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By Brian Alan Ellis; Illustrations by Waylon Thornton
House of Vlad Productions
Reviewed by Karl Wolff
The title says it all. King Shit by Brian Alan Ellis is about one night of bar-hopping with Elvis McAllister and his knife-wielding friend Ralph. Elvis is a "factory worker, storyteller, Graceland enthusiast, and overall hornball." Once again we return to the "Sick-Sad" world of Brian Alan Ellis. Last year I reviewed Ellis's short story collection, The Mustache He's Always Wanted but Could Never Grow and I enjoyed reading this as well. It is similar to Mustache in its episodic nature and its cavalcade of trashy losers and misfits. Beneath it all is an undercurrent of violence and a humor that grants the bar crawl a bit of much needed levity.
The novella revolves around one night hopping bars with Elvis and Ralph. Elvis is also dealing with his break up from Donna, who he later witnesses cussing underneath a street lamp. Prior to this, he encounters a series of odd characters. Rockabilly-greaser junkies, a bow-legged burlesque dancer, a Mexican dressed as Santa Claus, and an angry dwarf. Elvis deals with each of these (sometimes hostile) characters, either reacting with amusement or getting punched in the face. Ellis writes each short chapter in a breezy lowbrow style. Between each chapter Waylon Thornton gives the reader a little illustration. The style reminded me of Duckman, the 90s-era cartoon with Jason Alexander voicing the misanthropic duck.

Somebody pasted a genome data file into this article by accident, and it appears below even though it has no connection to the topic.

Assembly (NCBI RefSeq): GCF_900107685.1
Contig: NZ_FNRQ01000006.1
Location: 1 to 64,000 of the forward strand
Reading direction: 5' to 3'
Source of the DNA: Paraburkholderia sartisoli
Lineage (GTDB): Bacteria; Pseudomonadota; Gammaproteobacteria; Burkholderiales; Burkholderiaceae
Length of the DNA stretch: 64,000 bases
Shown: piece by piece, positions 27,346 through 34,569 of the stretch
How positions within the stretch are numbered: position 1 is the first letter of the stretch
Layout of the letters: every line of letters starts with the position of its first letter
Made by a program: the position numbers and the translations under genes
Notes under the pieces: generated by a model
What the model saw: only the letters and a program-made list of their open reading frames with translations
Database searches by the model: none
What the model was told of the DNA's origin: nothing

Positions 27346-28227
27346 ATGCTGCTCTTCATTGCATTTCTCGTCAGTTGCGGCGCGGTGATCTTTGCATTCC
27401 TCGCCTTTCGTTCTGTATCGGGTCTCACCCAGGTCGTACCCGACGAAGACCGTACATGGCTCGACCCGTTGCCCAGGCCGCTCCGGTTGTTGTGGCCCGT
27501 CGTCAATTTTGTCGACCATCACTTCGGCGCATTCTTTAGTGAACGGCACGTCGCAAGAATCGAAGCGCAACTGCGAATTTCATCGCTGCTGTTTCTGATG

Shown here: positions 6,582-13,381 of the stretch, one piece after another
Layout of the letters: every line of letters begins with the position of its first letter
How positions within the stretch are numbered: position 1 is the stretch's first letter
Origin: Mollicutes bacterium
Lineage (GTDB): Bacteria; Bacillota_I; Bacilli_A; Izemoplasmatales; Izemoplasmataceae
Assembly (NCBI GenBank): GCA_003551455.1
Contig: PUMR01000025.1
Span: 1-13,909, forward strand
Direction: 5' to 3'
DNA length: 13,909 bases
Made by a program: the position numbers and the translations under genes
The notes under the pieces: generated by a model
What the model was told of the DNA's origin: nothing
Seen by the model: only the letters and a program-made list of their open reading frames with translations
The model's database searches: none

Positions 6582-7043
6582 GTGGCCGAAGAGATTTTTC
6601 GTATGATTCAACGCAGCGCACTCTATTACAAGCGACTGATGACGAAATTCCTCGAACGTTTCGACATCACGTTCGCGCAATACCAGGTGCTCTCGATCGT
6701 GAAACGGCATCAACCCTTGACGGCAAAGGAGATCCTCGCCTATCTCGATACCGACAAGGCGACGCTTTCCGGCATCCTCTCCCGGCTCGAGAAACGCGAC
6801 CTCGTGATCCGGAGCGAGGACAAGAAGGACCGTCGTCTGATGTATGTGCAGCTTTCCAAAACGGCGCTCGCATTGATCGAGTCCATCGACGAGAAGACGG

The revival of the novella has been one of the fascinating phenomena associated with bizarro literature. Browsing through the back catalog of Eraserhead Press, one sees many offerings below the 200-page range and some even down below one hundred pages. Bizarro literature seems to favor the short and shocking and King Shit is both. Despite accusations that the novella is slight, King Shit offers a perfectly constructed world with a limited setting. It only covers one night and some characters seem so outlandish that they probably wouldn't exist beyond the page, but Ellis's "Sick-Sad" world shouldn't be taken literally. One of my favorite novellas is Daisy Miller by Henry James, but both novellas are similar only in their length.
On the other hand, with doorstopper series like The Song of Ice and Fire and Outlander, it is nice to read a book that can be finished in one sitting. We always assume The Great American Novel will be something epic and magisterial, littered with thoughtful nuanced characters and furrowed brows. The names Norman Mailer and Jonathan Franzen get thrown around and then assumptions are made. I choose to go in the opposite direction. Not Franzen's Freedom but Pynchon's The Crying of Lot 49. And despite their notoriety for outrageousness, perversity, and offensiveness, why not include bizarro literature in what we consider The Great American Novel? King Shit is about two men's journey during a particularly eventful bar crawl, but it also says a lot about class and culture in America. It is a finely wrought gobbet of sputum lobbed at the American middle class proprieties.
Out of 10/8.5; higher for fans of bizarro lit
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